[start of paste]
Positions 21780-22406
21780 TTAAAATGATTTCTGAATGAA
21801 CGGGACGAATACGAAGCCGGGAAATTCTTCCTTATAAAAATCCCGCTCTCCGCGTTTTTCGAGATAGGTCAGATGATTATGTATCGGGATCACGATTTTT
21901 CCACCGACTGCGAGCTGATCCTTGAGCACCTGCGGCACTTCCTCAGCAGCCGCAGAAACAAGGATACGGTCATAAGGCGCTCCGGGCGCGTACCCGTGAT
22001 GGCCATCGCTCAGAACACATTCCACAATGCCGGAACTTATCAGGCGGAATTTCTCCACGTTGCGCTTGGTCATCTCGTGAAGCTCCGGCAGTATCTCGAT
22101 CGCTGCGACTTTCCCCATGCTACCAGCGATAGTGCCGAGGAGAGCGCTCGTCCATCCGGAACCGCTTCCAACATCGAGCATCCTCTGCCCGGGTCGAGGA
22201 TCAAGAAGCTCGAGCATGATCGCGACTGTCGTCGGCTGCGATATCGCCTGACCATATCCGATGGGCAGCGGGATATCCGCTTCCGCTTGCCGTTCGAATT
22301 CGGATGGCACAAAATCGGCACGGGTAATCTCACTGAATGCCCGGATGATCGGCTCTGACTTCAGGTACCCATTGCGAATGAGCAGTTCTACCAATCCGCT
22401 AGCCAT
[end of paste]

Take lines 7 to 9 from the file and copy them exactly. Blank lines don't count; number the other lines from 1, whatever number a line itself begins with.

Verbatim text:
22201 TCAAGAAGCTCGAGCATGATCGCGACTGTCGTCGGCTGCGATATCGCCTGACCATATCCGATGGGCAGCGGGATATCCGCTTCCGCTTGCCGTTCGAATT
22301 CGGATGGCACAAAATCGGCACGGGTAATCTCACTGAATGCCCGGATGATCGGCTCTGACTTCAGGTACCCATTGCGAATGAGCAGTTCTACCAATCCGCT
22401 AGCCAT